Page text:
# Direct revelation mechanism's sets of strategies and types

Mas-Colell, Whinston and Green in Microeconomic Theory describe the direct revelation mechanism as it follows:

The employed notation is the following:

$$θ_i$$: Player i's type

$$Θ_i$$: Set of types for player i

$$S_i$$ Set of strategies for player i

f: Social choice function

g: Mechanism outcome function

X: Set of collective choices

If $$S_i$$ is a set of strategies and $$Θ_i$$ is a set of types, how can $$S_i = Θ_i$$ ?

In mechanism design you are free to choose the rules of the game. The designer can determine $$(S, g)$$, i.e., what players can do and what happens when players played some strategy profile $$s \in S := \times S_i$$.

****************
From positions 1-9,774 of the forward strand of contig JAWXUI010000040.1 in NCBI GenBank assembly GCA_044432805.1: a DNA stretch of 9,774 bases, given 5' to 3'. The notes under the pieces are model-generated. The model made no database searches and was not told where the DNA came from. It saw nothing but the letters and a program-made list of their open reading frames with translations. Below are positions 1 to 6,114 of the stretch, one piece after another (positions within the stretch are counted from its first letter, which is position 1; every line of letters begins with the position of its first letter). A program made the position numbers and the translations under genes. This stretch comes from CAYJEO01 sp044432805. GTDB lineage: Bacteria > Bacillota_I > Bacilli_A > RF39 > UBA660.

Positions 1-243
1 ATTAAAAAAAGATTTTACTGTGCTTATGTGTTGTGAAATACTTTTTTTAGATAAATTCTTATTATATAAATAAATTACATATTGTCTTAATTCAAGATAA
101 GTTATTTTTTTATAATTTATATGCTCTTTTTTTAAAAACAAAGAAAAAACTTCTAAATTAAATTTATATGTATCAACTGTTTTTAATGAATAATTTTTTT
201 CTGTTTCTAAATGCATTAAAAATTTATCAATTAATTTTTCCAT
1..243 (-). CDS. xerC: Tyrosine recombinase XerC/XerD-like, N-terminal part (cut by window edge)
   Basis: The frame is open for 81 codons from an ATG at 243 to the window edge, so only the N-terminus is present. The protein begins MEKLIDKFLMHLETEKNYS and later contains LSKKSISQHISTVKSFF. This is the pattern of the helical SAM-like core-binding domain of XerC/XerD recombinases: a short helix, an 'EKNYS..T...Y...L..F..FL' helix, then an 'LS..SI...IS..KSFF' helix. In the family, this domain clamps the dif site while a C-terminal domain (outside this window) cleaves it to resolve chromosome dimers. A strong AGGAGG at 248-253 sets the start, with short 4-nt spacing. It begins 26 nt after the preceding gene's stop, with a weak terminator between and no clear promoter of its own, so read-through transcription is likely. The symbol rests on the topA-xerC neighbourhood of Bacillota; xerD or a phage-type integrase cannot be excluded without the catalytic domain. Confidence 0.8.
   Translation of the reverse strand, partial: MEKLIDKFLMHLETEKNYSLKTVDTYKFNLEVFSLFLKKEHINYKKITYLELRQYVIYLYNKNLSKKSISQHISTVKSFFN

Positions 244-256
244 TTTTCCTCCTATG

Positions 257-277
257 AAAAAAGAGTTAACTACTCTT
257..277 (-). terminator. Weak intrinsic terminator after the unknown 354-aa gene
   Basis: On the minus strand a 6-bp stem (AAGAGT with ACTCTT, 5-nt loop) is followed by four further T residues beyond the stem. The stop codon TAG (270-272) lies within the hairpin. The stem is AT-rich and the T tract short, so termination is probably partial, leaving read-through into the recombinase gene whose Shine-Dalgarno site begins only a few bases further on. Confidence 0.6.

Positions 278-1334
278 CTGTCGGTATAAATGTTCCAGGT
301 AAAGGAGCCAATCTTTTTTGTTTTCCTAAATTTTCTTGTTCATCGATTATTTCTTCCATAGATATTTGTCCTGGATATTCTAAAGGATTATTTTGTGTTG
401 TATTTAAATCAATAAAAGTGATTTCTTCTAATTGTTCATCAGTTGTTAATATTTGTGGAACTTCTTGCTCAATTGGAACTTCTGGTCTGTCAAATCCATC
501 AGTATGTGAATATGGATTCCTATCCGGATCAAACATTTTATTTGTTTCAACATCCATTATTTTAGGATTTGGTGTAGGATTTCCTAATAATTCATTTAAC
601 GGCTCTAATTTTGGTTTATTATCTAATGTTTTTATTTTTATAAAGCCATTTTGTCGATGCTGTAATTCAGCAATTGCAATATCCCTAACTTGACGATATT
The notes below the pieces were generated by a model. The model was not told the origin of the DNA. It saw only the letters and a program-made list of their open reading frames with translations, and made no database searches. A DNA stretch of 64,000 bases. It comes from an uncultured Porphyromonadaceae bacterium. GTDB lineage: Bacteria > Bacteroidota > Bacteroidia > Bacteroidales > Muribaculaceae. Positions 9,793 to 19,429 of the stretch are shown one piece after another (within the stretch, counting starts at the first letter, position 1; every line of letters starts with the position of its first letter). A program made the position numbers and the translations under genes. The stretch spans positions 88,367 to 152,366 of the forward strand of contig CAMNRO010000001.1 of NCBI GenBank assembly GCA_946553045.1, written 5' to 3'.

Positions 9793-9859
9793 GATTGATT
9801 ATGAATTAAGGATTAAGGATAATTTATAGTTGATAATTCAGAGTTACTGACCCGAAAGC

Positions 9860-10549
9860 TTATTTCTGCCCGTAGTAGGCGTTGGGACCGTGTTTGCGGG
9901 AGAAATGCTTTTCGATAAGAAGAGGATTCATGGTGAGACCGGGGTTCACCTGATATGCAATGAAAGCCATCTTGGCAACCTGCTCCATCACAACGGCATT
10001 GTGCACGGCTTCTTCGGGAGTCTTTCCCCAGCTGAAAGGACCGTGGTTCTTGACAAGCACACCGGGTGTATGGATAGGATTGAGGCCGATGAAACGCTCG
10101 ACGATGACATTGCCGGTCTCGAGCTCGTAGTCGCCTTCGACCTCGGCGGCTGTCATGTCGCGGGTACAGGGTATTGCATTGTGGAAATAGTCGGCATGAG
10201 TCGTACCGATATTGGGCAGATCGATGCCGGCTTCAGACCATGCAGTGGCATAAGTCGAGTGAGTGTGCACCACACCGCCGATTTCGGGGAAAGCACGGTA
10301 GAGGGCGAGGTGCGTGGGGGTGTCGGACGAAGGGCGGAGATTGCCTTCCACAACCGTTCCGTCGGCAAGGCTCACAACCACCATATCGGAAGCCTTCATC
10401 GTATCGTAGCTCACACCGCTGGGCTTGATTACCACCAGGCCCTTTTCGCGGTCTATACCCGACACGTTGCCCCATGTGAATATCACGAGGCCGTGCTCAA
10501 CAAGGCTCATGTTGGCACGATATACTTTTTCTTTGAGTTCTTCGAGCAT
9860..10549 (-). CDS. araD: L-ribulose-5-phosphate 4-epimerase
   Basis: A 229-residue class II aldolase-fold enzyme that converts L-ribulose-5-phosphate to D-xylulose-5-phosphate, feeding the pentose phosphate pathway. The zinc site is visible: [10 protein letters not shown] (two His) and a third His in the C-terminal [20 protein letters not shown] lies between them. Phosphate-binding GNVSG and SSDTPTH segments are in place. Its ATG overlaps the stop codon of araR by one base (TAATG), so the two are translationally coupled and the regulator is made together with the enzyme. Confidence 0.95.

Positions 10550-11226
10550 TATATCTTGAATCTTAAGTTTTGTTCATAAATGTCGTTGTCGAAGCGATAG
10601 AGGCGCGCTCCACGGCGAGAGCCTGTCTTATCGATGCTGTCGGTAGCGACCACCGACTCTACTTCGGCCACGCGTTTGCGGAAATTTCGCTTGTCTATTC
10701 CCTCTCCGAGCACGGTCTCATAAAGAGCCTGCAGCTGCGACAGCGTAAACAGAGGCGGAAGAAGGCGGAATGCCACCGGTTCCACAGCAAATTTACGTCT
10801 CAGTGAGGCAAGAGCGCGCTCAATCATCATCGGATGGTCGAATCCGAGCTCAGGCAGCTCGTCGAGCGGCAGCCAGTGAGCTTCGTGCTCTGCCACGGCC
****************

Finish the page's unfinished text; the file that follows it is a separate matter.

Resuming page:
In a direct mechanism, players are simply asked to report their type. Hence, every player $$i$$ must have a strategy that corresponds to "I am type $$\theta_i$$" for all $$\theta_i \in \Theta_i$$ such that we can, without loss of generality, set $$S_i = \Theta_i$$ and each strategy corresponds to a type report.